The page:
We have all been waiting to hear how our sector will be supported in the Budget BUT are very concerned that there were major gaps in today’s announcement and the subsequent Budget documentation.
We have been very clear that the ARG grants are inconsistent and have failed a significant part of our industry; that local authorities are refusing to pay out due to the eligibility criteria set by the government. and if these criteria are not addressed, the support meant for many in our industry will be refused.
Although we very much welcome the idea of the restart grants for bricks & mortar businesses, there needs to be a consistent approach across the whole of our industry. The devil will be in the detail, but that detail is what has prevented parts of our industry from receiving support. This is why we asked for sector specific grants based on turnover.
We have been let down by:
- No clarification on how the restart grants are going to work
- No mention of the events, festival or wedding industries
- No mention of insurance for the events industry
- No mention of the additional £425 ARG funding pot and who this will help
- Many still excluded from SEISS
- No mention of rent support
We still need the Government to provide:
- Grants for businesses without premises based on pre-covid turnover not discretionary ARG grants
- Full support until all hospitality can open at full capacities
- Continued support with rent
- Alternative opportunities to trade outdoors including a relaxation of street trading rules
- Allow weddings of over 50 when events can host 5000.
What was announced?
A year on from the temporary financial response to Coronavirus, Chancellor Rishi Sunak announced the budget for the next 12 months as part of a three-part plan to recovery.
With the total Covid fiscal support for 2021/22 standing at £407 billion, Mr Sunak claimed that the government would do “whatever it takes to protect the jobs and livelihoods of the British public.”
The measures outlined by the Chancellor that is applicable for the hospitality industry is as follows:
The 5% reduced rate of VAT will be extended until 30th September and then will move to an interim rate of 12.5% for six months. The standard rate of 20% will begin again in April 2022.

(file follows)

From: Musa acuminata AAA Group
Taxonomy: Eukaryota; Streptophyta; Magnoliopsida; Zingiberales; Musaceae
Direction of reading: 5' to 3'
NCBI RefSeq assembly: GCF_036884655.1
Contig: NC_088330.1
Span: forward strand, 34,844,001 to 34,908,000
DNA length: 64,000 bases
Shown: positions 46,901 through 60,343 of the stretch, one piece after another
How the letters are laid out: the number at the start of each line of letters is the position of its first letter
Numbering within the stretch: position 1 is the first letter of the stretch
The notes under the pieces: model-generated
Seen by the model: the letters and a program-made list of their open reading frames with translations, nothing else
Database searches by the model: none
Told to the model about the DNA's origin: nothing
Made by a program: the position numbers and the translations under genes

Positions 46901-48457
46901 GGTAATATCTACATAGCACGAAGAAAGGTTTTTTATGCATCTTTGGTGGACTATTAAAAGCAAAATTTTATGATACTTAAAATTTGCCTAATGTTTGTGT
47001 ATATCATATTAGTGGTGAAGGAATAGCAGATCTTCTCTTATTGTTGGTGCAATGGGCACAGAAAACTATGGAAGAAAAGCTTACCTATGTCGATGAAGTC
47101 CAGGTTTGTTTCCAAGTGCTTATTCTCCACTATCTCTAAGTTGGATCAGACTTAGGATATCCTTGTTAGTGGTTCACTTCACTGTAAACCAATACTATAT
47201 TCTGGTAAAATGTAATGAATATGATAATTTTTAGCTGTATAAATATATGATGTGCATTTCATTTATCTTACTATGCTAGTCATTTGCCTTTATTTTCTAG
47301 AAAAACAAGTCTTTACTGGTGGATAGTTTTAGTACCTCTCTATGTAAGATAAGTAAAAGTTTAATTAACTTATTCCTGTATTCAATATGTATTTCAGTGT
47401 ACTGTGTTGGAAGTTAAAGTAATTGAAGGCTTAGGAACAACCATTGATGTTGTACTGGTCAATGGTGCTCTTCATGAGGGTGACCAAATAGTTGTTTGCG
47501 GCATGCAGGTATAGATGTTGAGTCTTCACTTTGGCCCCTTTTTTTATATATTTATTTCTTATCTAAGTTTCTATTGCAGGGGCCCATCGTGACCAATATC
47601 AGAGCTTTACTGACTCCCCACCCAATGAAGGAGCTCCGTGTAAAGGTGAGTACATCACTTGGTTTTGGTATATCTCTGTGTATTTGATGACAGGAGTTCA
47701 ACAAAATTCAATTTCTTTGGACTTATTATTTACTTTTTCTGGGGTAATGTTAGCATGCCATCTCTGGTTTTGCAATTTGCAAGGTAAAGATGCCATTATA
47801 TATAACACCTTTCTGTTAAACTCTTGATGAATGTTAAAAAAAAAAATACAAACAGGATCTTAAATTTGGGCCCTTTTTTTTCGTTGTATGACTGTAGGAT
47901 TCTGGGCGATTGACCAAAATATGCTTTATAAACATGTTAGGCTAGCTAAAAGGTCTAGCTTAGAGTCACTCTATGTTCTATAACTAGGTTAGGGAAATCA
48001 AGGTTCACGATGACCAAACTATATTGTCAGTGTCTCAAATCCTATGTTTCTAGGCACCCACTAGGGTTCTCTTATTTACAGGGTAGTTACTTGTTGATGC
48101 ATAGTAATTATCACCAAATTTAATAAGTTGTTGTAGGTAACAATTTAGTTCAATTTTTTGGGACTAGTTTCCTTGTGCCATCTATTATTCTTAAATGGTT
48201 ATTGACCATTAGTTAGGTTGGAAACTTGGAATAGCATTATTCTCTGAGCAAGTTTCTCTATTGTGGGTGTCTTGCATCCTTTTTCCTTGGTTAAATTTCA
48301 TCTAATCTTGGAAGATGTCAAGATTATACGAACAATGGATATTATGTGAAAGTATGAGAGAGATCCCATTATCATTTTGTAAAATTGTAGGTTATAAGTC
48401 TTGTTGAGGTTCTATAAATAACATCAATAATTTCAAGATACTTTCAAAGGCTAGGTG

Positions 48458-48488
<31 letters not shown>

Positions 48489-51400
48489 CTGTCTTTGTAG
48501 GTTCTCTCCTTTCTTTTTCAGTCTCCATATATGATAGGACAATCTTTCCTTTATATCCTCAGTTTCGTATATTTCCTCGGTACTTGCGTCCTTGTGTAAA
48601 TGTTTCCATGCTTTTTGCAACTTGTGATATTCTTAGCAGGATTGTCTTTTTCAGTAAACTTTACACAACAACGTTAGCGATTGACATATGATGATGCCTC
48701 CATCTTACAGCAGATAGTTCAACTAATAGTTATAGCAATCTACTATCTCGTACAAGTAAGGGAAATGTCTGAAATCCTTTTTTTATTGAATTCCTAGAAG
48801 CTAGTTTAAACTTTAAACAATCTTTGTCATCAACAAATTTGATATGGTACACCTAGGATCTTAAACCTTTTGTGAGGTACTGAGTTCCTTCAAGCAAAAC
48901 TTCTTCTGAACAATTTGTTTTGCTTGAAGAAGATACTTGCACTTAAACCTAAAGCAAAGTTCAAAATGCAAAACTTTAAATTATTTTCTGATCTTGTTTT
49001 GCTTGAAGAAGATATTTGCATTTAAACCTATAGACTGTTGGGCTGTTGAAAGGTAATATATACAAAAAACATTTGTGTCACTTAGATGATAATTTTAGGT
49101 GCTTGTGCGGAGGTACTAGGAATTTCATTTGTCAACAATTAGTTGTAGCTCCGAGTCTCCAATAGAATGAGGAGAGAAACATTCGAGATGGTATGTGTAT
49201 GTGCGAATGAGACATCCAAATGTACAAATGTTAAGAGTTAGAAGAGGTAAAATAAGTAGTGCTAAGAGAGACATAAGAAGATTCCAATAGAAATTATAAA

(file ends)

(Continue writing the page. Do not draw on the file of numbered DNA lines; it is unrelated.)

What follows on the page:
Business rates holiday
The 100% business rates holiday will be extended through to the end of June, and from there on, nine months will be discounted by two-thirds up to a value of £2m, with a lower cap for businesses who have been able to stay open.
£5 billion for new Restart Grants
A one-off cash grant of up to £18,000 will be given to hospitality, accommodation, leisure, personal care and gym businesses in England.
The ‘new restart grant’, begins in April and is a support package aimed at helping businesses that have had to close due to lockdown restrictions as a result of the coronavirus pandemic. A restart grant worth up to £18,000 for the largest businesses will help shops, pubs, hotels and any other small business through to June 21st.
Recovery Loan Scheme
A new recovery loan scheme will be made available between £25,001 and £10 million, and asset and invoice finance between £1,000 and £10 million, to help businesses of all sizes through the next stage of recovery.
The furlough scheme will be extended until the end of September and employees will continue to receive 80% of their salary. As businesses reopen, from July the government will ask for a 10% contribution and 20% in August and September from employers.
Self-Employed Support Scheme
The scheme will continue into September, a fourth grant will be made available in April, and a fifth grant in July. Some 600,000 more people who filed a tax return in 2019-20 are now able to claim for the first time.
Supporting people back into work
The government is doubling the incentive payments to £3000 to all new apprentice hires of any age.
National Living Wage
The National living wage will increase to £8.91 from April 2021.
The legal limit for single contactless payments will rise from £45 to £100.